PC-3 cells were grown until confluence in 75 cm2 flasks. Each flask was washed with 20 ml PBS, and treated with 3 ml trypsin-EDTA at 37° C. for 3-5 minutes, until cells detached. Cells were centrifuged for 3 minutes at 195×g, the supernatant was aspirated, and the cells were resuspended in 10 ml media. The cell suspension was diluted to 50,000 cells/ml based on the readings of an electronic cell counter. The suspension was plated 1 ml/well into 24-well tissue culture plates. After a 24 hour incubation in a 5% CO2, 37° C. humidified incubator, the cells were washed with serum free media, supplemented with media containing 0.1% FBS, and incubated for 24 hours. Cells were treated with heparin, HS or FGF2 as appropriate. Heparin was added at 500 ng/ml unless otherwise noted. FGF2 was added at 100 ng/ml unless otherwise specified. Cells were then incubated for 72 hours. Wells were then washed twice with PBS and treated with 0.5 ml trypsin-EDTA/well and incubated for 10 minutes at 37° C. Whole cell number was determined using an electronic cell counter. Data were averaged over three experiments, each consisting of four wells per condition.

For antibody and kinase inhibitor experiments, antibodies and kinase inhibitors were added prior to HSGAGs or FGF2. Antibodies to FGF2, FGFR1, or FGFR3 were added to yield a final dilution of 1:100. Kinase inhibitors were added sufficient to yield final concentrations of 50 μM LY294002, 20 μM PD98059, 20 μM U0126, and 1 μM SB203580.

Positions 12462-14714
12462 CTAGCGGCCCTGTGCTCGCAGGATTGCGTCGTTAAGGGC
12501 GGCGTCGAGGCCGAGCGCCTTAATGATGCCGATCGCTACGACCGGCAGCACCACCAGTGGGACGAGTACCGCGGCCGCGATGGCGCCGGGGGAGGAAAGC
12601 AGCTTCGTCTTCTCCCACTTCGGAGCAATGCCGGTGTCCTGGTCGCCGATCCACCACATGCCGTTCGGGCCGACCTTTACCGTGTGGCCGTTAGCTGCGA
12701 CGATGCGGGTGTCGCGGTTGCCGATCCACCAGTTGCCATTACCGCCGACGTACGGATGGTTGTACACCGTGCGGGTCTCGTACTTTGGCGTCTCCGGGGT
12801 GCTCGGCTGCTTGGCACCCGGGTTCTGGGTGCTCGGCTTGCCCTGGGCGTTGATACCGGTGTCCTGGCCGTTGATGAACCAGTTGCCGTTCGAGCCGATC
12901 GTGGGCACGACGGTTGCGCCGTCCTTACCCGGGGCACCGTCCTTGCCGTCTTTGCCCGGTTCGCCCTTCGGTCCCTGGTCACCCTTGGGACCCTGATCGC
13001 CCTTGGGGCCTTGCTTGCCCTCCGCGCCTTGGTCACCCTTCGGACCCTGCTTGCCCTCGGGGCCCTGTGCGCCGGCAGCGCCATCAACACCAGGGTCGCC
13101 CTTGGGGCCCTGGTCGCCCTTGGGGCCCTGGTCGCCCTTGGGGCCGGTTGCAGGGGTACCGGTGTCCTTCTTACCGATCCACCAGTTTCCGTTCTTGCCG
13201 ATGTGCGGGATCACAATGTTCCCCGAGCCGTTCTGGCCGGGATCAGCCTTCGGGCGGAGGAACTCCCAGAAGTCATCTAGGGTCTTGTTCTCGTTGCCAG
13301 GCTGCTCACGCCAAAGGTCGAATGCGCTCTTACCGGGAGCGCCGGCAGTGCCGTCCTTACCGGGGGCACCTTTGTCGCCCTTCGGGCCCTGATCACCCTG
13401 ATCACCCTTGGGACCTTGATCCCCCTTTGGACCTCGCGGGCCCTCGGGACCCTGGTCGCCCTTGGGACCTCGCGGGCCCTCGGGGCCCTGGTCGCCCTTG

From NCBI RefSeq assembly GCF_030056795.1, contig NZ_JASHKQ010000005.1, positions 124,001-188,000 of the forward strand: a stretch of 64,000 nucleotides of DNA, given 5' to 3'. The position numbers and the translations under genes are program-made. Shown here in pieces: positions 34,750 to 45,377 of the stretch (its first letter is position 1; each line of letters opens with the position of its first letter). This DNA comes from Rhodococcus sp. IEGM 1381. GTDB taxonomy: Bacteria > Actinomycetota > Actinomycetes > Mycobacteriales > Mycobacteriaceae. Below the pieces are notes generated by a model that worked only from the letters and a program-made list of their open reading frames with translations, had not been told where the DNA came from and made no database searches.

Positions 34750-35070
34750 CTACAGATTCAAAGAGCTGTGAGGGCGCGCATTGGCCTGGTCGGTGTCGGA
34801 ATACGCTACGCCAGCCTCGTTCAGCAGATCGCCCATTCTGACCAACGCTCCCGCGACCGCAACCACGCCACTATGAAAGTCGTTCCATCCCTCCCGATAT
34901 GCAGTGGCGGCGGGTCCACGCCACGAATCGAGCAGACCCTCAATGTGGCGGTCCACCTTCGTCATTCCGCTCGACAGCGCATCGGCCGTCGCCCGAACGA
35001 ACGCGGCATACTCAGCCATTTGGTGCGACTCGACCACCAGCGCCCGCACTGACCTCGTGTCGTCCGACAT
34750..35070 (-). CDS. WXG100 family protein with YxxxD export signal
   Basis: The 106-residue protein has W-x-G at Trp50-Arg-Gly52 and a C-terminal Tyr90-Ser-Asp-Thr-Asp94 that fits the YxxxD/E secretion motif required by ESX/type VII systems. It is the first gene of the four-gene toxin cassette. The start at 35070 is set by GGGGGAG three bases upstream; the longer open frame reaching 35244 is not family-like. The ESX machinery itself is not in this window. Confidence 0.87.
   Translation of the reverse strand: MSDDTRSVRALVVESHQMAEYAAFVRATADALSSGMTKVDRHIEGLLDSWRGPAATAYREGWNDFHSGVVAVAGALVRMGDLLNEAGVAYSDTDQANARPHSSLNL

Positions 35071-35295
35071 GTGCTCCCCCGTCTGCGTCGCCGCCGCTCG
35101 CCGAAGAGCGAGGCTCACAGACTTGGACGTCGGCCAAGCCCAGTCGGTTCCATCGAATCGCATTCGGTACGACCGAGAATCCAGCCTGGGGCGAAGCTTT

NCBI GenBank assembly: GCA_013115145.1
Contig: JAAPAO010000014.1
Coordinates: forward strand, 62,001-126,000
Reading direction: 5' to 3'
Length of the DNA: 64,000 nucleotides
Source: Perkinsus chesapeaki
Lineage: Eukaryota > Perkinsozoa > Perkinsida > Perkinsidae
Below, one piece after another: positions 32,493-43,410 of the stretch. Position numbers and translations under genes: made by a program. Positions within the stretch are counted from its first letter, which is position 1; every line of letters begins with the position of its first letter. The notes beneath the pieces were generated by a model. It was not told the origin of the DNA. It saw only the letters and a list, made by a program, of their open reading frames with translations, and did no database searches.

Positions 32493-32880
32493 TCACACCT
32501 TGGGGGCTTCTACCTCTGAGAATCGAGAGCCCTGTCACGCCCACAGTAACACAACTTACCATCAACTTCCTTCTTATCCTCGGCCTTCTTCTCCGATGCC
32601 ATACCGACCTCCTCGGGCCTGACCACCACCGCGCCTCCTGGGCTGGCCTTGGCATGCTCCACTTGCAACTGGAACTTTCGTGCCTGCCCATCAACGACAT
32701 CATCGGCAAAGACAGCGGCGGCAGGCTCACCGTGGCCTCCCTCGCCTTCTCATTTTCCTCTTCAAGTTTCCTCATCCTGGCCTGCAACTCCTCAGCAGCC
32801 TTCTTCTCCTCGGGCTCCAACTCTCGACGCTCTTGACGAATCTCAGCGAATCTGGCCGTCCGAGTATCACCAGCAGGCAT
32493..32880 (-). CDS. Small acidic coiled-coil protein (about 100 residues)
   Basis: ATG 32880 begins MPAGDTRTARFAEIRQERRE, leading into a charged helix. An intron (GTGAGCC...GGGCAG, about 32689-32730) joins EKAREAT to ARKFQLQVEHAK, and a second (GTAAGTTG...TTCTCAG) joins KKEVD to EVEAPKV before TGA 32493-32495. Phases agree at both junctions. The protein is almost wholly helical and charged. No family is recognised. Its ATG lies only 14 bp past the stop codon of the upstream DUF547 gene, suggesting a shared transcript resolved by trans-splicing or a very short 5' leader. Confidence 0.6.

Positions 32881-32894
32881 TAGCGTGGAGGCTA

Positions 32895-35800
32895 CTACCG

To produce heparin digests, heparin was treated with PBS, heparinase I (hepI), or hepIII for 30 minutes, and boiled for 30 prior to addition to cells. Digestion was verified and quantified by UV spectroscopy at 232 nm (27). Digests were added to yield a final HSGAG concentration of 500 ng/ml.

Polymer-Heparin Conjugates

Nine polymers (C32, D94, E28, F28, F32, U28, U32, JJ28, and JJ32) were selected from a library of 2350 PAEs, as they enabled highly efficient DNA transfection (28, 29). Polymers were prepared as described (28). To form conjugates, PAEs at 100 mg/ml in dimethyl sulfoxide were added to heparin in 25 mM NaOAc as appropriate to yield the desired PAE:heparin (w/w) ratio. The mixture was shaken gently at room temperature for five minutes, and diluted in PBS as appropriate for subsequent assays. Conjugates were used immediately after synthesis

A preliminary screen was performed on PC-3 cells by proliferation assay using the nine polymers described at polymer:heparin (w/w) ratios of 10:1, 20:1, 30:1, 40:1, and 60:1. The three best formulations (polymer and ratio) were selected and analyzed further. From this, a single best polymer was selected for subsequent use. In vitro assessment of polymer activity was measured by proliferation assay with a heparin concentration of 1 μg/ml. In vivo assessment was performed by intratumoral injection.